An International Symposium on
Travelling Cuisines: Culinary Politics and Transnational Foodways in and out of Asia

Culinary Politics of Localized Western Cuisine in Shanghai

James Farrer, Sophia University

The foodscapes of “global cities” are heterogeneous geographies in which “foreign,” “ethnic,” or “international” eateries are a key markers of a multicultural urban culture and cosmopolitan lifestyle. Elements of global foodscapes range from multinational chains such as McDonalds and Starbucks to small owner-operated boutique restaurants and the high-end projects of celebrity chefs. Previous discussions of culinary globalization in East Asia focused primarily on the processes of indigenization or localization of imported foodways, but these concepts are imperfect descriptions for the changing urban foodscapes of Asian global cities such as Shanghai (see Watson 1997, Tobin 1992). They are also inadequate models of the complex culinary politics involved in producing globalized urban foodscapes. In particularly, urban foodscapes in global cities are closely related to patterns of elite migration and transnational flows of both producers and consumers. They have a transnational as well as local geography. The ways in which foreign cuisines become embedded in the larger urban foodscape are tied to both the types of producers and types of consumers who act as the driving forces in a culinary field or scene. The focus of this project is on the migrant chefs, from Australia, the America, Europe, and Asia, actively producing the international restaurant scenes that have developed over the past two decades in Shanghai. The study shows how immigrant chefs play a central role in some international dining scenes, for example French food in Shanghai, and a less central role in others, for example Japanese food in Shanghai. Foreign consumers, or international migrants and expatriate sojourners in Shanghai, also are shown to play a crucial role in creating and shaping the foodscapes of the global city. There are three levels of culinary politics at work here. One is the local, subtle kitchen politics of how chefs from abroad establish and claim a position in the transnational, and local, culinary fields in which they participate in Shanghai. The second level is the way that consumers use the consumption of foreign cuisine to signal a cosmopolitan identity in Shanghai, and the role that they as fashion leaders in authenticating taste cultures within the field of culinary consumption. The third level is the urban cultural politics of planners and designers in producing the “global city” as a space of cosmopolitan consumption and thus facilitating the place making of foreign chefs and restaurant entrepreneurs.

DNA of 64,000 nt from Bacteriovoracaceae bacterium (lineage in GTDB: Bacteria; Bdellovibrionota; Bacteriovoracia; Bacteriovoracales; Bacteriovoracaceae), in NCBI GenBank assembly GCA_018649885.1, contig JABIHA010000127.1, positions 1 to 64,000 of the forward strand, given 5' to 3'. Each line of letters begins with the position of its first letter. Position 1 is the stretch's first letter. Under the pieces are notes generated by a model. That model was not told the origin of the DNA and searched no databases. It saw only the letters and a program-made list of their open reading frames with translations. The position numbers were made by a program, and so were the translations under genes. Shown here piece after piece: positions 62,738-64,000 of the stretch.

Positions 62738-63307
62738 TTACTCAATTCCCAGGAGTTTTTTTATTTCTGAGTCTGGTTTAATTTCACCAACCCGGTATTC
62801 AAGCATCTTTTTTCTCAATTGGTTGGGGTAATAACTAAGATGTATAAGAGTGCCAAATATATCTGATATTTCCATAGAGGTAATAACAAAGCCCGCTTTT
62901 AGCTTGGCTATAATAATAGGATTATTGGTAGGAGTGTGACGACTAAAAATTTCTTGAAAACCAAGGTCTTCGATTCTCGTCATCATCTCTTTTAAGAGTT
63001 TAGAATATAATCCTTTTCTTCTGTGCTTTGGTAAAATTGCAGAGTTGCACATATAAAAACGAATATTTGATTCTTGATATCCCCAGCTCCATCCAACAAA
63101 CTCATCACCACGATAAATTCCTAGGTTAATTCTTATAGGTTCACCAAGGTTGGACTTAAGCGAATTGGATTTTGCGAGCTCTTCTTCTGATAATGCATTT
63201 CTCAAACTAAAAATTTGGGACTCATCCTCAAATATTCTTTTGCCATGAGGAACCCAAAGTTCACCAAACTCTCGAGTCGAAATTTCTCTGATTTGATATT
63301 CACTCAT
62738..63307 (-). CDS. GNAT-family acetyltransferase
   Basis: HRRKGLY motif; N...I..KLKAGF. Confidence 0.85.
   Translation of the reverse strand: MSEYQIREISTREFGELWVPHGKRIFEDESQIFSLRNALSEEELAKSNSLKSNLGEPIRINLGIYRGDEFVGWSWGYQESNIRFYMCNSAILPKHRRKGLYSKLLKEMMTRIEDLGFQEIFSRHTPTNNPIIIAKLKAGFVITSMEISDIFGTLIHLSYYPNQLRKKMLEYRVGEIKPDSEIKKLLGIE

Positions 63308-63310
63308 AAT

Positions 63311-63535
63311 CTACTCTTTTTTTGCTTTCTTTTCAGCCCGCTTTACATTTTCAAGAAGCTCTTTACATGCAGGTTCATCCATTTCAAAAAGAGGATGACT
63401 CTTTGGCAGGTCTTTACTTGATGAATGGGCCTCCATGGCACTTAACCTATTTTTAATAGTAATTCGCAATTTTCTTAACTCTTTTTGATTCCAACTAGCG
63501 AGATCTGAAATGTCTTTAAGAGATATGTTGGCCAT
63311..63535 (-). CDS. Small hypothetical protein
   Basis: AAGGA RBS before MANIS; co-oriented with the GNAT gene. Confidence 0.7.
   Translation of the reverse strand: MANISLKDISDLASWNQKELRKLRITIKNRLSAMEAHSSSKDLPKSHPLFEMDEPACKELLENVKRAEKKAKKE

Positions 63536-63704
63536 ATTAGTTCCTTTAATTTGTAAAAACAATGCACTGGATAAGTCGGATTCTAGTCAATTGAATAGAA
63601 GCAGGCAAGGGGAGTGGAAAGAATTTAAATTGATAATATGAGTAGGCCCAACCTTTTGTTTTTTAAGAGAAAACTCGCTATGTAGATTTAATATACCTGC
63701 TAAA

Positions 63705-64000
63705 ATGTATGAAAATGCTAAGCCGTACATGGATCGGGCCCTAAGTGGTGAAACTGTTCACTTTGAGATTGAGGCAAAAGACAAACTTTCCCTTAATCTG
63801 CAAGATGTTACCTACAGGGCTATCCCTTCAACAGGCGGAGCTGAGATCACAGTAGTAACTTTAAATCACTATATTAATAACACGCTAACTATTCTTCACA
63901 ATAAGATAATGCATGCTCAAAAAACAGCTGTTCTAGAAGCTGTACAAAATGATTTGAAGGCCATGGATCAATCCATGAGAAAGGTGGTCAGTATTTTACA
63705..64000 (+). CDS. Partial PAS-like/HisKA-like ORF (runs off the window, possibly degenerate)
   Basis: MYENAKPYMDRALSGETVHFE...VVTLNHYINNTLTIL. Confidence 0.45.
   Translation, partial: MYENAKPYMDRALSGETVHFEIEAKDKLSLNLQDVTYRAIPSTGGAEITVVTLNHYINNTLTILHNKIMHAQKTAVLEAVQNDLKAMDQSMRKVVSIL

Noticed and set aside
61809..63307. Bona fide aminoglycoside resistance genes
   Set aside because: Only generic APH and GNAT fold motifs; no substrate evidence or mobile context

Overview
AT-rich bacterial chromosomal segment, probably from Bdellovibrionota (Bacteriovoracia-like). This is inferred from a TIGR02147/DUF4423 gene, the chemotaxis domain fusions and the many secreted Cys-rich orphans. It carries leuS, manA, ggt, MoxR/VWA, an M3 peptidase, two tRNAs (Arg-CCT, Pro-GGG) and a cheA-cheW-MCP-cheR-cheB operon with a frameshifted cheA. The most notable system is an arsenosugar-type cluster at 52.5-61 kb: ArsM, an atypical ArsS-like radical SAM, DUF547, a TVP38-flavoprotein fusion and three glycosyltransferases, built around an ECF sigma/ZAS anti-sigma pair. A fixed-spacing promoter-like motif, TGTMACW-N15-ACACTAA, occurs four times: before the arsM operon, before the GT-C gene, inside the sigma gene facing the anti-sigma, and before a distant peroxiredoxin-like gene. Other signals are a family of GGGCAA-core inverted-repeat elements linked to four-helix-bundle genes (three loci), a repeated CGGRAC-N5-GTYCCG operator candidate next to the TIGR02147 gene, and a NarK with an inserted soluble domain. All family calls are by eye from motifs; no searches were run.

James Farrer is Professor of Sociology and Global Studies at Sophia University in Tokyo. His specialties are urban studies and cultural sociology. He has used qualitative sociological research methods to investigate urban culture in Shanghai and Tokyo, including sexuality, cuisine, nightlife, and expatriate communities. His research on cuisine focuses on the globalization of urban restaurant scenes in Shanghai and Tokyo. He holds a Ph.D. in sociology from the University of Chicago and a B.A. in Cognitive Science from the University of North Carolina at Chapel Hill.